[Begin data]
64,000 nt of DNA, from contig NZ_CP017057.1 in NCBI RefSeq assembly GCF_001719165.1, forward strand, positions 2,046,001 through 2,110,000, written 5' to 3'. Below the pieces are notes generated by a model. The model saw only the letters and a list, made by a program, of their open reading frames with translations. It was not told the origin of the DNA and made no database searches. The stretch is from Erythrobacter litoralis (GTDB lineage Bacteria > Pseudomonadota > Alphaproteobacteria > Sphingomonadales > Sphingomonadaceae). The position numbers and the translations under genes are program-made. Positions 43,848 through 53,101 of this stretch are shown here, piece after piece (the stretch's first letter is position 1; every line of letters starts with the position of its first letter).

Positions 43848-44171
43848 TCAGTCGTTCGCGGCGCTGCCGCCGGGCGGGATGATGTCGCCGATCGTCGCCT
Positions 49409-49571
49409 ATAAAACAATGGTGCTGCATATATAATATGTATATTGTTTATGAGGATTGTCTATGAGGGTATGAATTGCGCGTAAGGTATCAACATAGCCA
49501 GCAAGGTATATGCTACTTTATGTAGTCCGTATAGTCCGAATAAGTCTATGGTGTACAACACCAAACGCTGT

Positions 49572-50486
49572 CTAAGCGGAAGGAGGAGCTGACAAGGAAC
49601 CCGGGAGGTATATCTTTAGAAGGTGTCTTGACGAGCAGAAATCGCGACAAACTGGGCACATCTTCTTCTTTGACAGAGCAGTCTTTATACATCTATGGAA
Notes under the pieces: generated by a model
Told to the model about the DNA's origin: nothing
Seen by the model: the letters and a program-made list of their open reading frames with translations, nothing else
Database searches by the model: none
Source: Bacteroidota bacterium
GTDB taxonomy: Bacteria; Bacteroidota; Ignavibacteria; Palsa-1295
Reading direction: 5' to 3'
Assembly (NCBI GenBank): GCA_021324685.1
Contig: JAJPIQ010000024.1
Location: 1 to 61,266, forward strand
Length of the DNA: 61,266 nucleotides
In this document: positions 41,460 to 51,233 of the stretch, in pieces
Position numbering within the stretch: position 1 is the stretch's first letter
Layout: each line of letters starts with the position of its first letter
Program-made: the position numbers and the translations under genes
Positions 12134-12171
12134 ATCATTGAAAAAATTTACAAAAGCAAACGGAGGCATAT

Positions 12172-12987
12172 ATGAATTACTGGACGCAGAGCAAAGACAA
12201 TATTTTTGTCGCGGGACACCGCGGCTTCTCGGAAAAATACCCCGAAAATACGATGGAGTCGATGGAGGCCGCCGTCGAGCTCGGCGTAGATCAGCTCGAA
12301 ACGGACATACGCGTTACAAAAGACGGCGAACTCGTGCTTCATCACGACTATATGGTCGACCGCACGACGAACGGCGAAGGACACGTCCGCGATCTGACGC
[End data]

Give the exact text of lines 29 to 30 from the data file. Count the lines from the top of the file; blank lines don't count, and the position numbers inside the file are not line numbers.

12201 TATTTTTGTCGCGGGACACCGCGGCTTCTCGGAAAAATACCCCGAAAATACGATGGAGTCGATGGAGGCCGCCGTCGAGCTCGGCGTAGATCAGCTCGAA
12301 ACGGACATACGCGTTACAAAAGACGGCGAACTCGTGCTTCATCACGACTATATGGTCGACCGCACGACGAACGGCGAAGGACACGTCCGCGATCTGACGC